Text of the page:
- Panty liners – often months or weeks before the first period appears, the vaginal discharge increases. These would help her maintain hygiene. Again show her how these are used
- An extra pair of panties
- A change of clothes (could be an extra school uniform when she carries the kit to school)
- A garbage bag to keep the stained panties/ clothes
- An intimate wash
- An antifungal/ anti rash powder
- A chocolate bar 😊 just to lift up her spirits
Being open and approachable is the key to help our children through puberty. They should be comfortable coming to us parents with any questions they might have and discussing their doubts and fears with you. And as parents, we need to be able to explain to them and talk to them without feeling uncomfortable or awkward. This 2-way communication is what will make puberty, periods and the transition easy for children, at the same time not be a taboo or something they are ashamed of.
“This post is for #OpenNTalk Blogger’s League hosted by @Gleefulblogger & @Wigglingpen in association with wonderful sponsors – SummerBarn, Vedantika Herbals, Nyassa, Explore Kids World.”
Feature imagecourtesy:: oddnaari.in,
This is a very helpful post for moms who are confused about how to talk to their kids about the topic of menstruation.
Menstruation is a natural phenomenon that parents need to discuss uninhibited with their children. Only then can we do away with the social evil of menstrual exclusion, the sanitary-pad-packaging in black bags. Education begins at home!
Your post is a must read for all parents.
On a related note, check out this short film, brilliantly executed to spread awareness in all teenagers, irrespective of their gender..
This is a wonderful and compassionate post, Sabeeka. I love the bit about adding a Chocolate Bar to the kid. I will be sharing it with my friends who have young daughters.
Really, we should break the taboo and talk loud. Girls and Boys both should be educated properly about menstruation. #BloggerBabes #OpeNTalk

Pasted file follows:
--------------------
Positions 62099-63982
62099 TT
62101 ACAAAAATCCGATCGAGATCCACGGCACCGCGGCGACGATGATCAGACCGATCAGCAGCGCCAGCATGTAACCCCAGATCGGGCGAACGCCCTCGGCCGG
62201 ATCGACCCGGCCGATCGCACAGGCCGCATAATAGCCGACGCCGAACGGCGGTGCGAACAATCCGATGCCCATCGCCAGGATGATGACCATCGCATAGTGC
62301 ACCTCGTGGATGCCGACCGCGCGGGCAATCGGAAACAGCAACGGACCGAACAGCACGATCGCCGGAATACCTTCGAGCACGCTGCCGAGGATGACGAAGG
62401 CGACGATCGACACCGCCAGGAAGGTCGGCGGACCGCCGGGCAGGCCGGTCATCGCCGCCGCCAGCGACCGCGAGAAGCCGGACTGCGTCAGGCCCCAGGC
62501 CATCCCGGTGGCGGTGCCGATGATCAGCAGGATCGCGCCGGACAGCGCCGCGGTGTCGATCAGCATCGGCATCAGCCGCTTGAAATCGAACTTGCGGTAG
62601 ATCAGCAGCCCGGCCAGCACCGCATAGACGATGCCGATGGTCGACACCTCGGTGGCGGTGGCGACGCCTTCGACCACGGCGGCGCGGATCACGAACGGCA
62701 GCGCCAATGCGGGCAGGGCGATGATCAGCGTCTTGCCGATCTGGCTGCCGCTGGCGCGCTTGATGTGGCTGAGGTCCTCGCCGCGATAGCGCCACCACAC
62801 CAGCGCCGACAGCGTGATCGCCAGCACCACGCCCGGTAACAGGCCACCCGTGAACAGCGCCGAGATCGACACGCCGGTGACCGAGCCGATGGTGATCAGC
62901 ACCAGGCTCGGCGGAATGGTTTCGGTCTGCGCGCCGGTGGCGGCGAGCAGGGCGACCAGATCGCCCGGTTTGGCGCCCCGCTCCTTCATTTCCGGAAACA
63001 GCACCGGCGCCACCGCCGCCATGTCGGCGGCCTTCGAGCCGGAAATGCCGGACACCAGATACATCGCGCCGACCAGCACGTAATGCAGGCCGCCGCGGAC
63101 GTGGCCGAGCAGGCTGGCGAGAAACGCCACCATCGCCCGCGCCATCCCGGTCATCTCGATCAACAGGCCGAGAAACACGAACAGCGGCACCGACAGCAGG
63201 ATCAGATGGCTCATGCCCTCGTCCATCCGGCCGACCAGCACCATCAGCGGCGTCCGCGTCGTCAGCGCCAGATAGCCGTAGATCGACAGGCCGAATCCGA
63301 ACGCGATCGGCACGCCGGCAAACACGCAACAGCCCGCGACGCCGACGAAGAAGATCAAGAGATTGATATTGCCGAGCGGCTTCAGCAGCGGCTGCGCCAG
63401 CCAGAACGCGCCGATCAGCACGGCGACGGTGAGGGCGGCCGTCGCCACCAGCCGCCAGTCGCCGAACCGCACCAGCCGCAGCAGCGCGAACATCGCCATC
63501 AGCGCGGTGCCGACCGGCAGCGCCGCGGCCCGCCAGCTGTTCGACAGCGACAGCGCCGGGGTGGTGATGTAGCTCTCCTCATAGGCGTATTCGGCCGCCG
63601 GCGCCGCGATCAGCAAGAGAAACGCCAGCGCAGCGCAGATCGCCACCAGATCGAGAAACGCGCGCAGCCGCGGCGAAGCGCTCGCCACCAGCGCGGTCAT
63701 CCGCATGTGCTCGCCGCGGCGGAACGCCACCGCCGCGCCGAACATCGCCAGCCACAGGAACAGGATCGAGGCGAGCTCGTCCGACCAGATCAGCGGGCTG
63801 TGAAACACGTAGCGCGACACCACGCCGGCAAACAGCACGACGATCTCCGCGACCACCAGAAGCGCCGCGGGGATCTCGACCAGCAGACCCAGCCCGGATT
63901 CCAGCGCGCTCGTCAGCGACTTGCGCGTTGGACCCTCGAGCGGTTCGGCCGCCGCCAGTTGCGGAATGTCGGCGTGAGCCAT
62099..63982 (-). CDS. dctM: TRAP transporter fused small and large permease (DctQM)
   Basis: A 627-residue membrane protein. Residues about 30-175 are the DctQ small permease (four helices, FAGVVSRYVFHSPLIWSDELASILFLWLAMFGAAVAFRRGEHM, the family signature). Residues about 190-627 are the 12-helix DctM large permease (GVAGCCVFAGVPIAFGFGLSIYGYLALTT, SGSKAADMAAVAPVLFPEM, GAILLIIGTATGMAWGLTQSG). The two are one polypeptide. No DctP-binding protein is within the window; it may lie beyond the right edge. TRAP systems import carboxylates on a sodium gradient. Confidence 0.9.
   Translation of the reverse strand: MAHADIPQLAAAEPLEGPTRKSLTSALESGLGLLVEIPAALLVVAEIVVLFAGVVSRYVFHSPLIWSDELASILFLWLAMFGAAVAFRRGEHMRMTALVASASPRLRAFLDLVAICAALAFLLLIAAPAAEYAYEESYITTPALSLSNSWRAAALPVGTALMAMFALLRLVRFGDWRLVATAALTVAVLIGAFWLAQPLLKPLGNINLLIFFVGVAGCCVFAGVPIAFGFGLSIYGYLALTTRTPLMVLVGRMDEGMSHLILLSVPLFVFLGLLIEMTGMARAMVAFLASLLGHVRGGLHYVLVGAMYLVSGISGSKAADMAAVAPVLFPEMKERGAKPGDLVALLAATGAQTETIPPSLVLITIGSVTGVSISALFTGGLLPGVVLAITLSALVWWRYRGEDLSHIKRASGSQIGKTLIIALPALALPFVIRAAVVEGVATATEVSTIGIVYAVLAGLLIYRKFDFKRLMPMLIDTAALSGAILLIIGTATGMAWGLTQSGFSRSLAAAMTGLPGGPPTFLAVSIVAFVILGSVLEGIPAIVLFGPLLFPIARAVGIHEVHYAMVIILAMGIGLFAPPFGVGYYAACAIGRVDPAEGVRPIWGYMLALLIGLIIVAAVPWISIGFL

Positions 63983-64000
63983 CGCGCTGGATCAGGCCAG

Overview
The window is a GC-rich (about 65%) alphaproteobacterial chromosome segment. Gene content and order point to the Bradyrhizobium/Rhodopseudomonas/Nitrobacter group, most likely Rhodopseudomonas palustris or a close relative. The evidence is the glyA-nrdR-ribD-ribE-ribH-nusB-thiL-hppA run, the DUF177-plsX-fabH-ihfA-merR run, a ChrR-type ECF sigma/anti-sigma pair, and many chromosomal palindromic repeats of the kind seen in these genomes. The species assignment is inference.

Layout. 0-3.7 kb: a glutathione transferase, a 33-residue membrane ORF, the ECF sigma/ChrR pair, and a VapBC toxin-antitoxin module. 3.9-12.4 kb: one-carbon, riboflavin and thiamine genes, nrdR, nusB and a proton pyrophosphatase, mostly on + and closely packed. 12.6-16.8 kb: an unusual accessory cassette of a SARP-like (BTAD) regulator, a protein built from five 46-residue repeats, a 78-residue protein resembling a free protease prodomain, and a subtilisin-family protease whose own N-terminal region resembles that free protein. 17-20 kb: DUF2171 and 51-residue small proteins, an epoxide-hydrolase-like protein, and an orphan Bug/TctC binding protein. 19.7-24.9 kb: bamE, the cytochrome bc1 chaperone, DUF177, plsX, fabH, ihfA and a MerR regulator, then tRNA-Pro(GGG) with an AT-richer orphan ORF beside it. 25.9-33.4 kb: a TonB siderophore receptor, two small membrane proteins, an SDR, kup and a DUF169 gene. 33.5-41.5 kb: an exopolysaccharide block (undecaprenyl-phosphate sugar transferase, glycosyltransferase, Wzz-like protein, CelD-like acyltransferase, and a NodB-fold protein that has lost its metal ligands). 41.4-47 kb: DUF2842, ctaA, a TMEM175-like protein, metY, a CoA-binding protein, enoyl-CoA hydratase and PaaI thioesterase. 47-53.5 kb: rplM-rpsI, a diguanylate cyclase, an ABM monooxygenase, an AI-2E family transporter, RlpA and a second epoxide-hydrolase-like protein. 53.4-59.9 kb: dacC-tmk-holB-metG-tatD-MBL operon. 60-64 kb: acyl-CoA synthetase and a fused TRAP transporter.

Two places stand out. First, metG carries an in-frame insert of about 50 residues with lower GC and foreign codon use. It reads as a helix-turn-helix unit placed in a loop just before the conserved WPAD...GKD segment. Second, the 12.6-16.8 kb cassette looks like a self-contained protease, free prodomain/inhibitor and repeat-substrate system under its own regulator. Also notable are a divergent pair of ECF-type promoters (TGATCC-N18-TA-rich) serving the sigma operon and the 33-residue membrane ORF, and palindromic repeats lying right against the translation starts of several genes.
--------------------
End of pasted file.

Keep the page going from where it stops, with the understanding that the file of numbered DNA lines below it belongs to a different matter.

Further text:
This is one topic where we really have a lot to do. Even amongst ourselves , it seems tough but I sometimes wonder why do we have to make fake excuses when a male colleague or anyone asks us and why can’t we just say we have chums. The day we can, just like we say it about a fever or loose motion is the day we can truly normalise it
Forgot the hashtag when adding my comment #BloggerBabes #OpenNTalk
It’s important to talk as shared with both daughters and sons about menstruation. Right guidance at the right time is always helpful. You have shared in a very easy manner how to deal with it, thanks for sharing this. #zarahatkeblogreads #CrossBorderSisters #OpenNTalk
This is perfect. I liked the way you have spoken about taking up the subject of menstruation with children and made it look so easy. It definitely is not so tough. The ice has to be broken. If parents won’t then who will? If I may add, an intimate wash is not-so-advisable since the chemicals in it are carcinogenic and are known to reduce the immunity and disturb the pH balance of the delicate area. This article made for a good read. Cheers!
Yes a right timing plays an important role in educating children and preparing daughters in advance as they don’t set any misguided image of it. I liked the way you have listed the Do’s in the list.
MeenalSonal from AuraOfThoughts
My elder daughter is approaching this phase and your post was just the thing needed. Loved your straightforward opinion of breaking the taboo with boys. #readbypreetispanorama
Periods are such a taboo still. Glad that you also talked about educating boys about menstruation.
Menstruation is no longer a “shhhh..not now” topic. Today parents want to be proactive. My daughter is 10 and they had a Girls Talk at school. I also attended that and was so happy to see how the school nurse had explained them in a much natural way. But before that session I talked to her about it and she was very much at ease during the school talk. Open ended talks definitely help them to ask any doubt they have without hesitation.